Last week I had a birthday.
When I was a child, birthdays used to be exciting (“Presents!”). As a twenty-something, birthdays swung between awesome (my husband is a GREAT gift-giver) and depressing (“I’ve accomplished *HOW* little in my life?”). See, I had expected to rule the world (or, um, at least dominate my profession) by thirty.
As you can tell, that didn’t happen. And I’m fine with it.
As a society, we are very impressed by the accomplishments of youth. Competition with our age-mates starts early. Even before we can walk or talk, our parents are comparing notes with other parents (“Johnny rolled over when he was six weeks old!” “Well, Suzie didn’t roll over till the longest time, but she crawled at four months”). I know, all of us parents think our babies are geniuses. I, at least, try not to rave too much about it.
It only gets worse from there on out. There is such pressure to be the best as possible, as young as possible. It’s not enough that we must read, but that we must read early (at 4, or 3, or even 2). It’s not enough that we play the Moonlight Sonata beautifully, but that we must be five rather than fifteen when we do so. It’s not enough that we go to college, but that we go at sixteen rather than eighteen. It’s not enough that we graduate in the top tier of our class, but that we must then sally forth and “change the world” or “be the leaders of tomorrow” (whatever THAT means). Society and the media fawns over the prodigy, to such a point that we feel that we have to accomplish our dreams young–or else we are failures.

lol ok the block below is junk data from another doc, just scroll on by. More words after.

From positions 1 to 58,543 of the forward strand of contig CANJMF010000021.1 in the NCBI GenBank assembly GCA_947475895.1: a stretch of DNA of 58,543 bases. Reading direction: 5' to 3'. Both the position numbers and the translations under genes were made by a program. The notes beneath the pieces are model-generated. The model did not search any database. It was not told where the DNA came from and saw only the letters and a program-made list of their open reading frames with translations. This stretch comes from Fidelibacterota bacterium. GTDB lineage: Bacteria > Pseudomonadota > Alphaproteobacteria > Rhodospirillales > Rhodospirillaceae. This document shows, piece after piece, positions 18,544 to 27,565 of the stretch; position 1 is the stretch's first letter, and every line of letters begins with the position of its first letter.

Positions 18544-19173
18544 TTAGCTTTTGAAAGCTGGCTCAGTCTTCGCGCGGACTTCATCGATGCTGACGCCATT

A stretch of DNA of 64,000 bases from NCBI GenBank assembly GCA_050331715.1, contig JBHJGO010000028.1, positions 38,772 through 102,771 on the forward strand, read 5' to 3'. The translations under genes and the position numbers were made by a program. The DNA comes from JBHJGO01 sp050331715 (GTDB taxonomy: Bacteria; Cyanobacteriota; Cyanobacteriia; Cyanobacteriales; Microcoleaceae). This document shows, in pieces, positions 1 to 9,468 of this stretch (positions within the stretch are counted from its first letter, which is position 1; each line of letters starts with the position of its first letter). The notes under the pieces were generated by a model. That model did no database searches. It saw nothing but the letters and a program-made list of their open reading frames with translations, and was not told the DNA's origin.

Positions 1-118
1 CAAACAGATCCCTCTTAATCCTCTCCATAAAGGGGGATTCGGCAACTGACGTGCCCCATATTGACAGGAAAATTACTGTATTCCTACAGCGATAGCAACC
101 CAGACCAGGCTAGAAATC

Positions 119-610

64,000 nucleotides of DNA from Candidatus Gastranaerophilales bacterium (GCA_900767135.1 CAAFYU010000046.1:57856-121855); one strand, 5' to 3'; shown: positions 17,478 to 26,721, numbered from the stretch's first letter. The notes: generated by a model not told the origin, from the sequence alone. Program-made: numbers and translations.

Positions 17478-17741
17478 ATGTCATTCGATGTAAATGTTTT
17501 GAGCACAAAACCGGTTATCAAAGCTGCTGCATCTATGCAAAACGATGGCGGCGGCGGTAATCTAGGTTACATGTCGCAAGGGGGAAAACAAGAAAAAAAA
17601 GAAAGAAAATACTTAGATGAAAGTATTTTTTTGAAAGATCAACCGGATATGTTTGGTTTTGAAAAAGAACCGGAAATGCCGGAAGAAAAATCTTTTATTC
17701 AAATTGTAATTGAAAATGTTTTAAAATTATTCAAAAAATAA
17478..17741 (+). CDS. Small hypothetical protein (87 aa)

It used to bother me, in my 20s, that my other age-mates were doing great things. Other 20-somethings got agents and publishing contracts, and here I was, with 30 marching inexorably closer, while my days were measured out in feedings and diaper changes.
And the I hit 30 (or it hit me :D) and you know what? The world didn’t turn all flat and grey. Life didn’t slam its doors shut on me. I still had plenty of health and opportunity and time left. What’s the rush? I don’t have to march lock-step with my age-mates, or one-up anyone. Life is not a zero-sum game, and there will still be plenty of chocolate cake at the finish line, whenever I get there. (There had better be, because hell hath no fury like a woman deprived of cake!)
What about you? Do you feel the pressure to be better than everyone else? How do you cope?